Forest managers throughout California say that thinning forests to a more natural state is a good way to reduce the severity of wildfires. No scientists suggest that it also could offer help in saving water in the drought.
Researches at UC Merced think that thinning overgrown forests throughout the Sierra could result in as much as a million acre feet of extra water each year for the state. That's enough water to fill Pine Flat Lake on the Kings River east of Fresno.
Roger Bales is the director of the Sierra Nevada Research Institute at UC Merced. He says years of fire suppression have left much of the Sierra overgrown with small trees that consume a lot of water.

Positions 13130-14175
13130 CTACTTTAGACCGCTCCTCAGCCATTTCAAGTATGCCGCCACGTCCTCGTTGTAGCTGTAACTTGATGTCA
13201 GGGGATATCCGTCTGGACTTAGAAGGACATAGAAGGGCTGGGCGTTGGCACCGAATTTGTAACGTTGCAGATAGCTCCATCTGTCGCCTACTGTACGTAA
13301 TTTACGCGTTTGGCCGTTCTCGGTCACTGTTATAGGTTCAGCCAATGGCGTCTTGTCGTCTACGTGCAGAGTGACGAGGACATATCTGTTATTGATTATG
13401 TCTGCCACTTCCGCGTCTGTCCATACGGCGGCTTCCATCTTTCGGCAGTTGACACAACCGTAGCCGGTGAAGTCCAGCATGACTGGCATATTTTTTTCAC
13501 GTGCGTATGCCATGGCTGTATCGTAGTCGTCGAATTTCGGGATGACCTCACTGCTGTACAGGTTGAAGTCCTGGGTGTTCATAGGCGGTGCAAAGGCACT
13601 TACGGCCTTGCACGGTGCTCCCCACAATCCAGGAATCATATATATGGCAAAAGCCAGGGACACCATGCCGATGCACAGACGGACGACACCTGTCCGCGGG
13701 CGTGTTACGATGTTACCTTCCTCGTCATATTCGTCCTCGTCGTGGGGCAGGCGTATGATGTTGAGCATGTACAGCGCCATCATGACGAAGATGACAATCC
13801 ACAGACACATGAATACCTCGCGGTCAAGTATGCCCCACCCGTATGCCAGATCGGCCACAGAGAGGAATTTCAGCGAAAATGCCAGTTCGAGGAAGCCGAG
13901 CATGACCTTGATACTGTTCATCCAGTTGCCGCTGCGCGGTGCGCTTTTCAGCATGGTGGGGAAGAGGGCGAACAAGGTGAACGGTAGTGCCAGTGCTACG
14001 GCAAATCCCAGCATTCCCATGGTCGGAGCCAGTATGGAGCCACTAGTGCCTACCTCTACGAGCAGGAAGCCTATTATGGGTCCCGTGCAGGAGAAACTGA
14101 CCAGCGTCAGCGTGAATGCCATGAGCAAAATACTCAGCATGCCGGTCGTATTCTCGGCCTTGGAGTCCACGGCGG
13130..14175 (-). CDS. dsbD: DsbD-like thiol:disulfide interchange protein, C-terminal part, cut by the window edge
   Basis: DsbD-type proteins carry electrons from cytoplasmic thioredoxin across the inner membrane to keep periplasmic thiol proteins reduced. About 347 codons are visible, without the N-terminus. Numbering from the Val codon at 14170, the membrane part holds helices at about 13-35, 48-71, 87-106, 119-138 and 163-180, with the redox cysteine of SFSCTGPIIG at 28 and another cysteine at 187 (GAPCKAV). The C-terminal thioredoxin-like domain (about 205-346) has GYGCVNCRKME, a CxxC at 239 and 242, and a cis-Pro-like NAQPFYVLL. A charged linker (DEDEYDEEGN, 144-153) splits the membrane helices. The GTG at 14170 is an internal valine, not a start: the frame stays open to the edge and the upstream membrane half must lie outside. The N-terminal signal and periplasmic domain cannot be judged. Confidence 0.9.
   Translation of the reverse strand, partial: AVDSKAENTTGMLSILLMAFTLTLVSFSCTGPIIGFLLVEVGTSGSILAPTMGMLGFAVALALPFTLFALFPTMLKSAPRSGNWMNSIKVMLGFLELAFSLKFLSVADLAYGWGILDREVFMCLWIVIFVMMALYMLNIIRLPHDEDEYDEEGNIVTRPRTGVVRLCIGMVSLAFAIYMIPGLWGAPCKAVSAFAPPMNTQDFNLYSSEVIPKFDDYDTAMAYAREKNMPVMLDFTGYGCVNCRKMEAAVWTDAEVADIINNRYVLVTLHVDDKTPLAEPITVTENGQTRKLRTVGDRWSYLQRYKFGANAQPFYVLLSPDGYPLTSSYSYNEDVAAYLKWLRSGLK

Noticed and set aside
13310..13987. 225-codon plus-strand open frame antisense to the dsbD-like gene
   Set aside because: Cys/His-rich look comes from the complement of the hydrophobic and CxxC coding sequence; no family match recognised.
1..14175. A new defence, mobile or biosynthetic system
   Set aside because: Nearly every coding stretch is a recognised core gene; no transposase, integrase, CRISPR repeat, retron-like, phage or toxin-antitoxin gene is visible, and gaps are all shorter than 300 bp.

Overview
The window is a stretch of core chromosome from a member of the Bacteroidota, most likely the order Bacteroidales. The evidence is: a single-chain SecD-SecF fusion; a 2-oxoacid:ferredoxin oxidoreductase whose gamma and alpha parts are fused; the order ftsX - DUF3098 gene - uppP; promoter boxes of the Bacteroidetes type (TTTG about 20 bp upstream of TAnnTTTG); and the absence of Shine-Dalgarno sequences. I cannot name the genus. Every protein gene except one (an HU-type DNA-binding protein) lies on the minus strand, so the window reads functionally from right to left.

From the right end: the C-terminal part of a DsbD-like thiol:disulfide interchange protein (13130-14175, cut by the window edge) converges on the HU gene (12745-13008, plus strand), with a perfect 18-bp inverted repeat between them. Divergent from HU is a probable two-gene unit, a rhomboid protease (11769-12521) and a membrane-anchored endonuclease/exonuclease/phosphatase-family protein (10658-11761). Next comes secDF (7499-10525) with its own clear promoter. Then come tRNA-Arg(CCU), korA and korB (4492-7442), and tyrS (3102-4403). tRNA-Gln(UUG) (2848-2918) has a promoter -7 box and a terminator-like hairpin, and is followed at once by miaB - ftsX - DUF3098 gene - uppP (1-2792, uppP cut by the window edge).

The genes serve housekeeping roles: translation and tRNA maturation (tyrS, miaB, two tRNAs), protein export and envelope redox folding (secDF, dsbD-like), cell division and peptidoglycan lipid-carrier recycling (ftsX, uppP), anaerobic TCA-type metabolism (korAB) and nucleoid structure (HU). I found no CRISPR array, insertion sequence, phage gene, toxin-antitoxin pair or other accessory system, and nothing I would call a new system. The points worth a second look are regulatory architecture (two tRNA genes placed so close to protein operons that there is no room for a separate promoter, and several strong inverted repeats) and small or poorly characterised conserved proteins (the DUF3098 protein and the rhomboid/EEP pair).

Bales says a team of UC researchers are currently studying the issue with the US Forest Service in the American River Basin and the Sierra National Forest near Yosemite.
You can listen to an interview with Roger Bales of UC Merced here.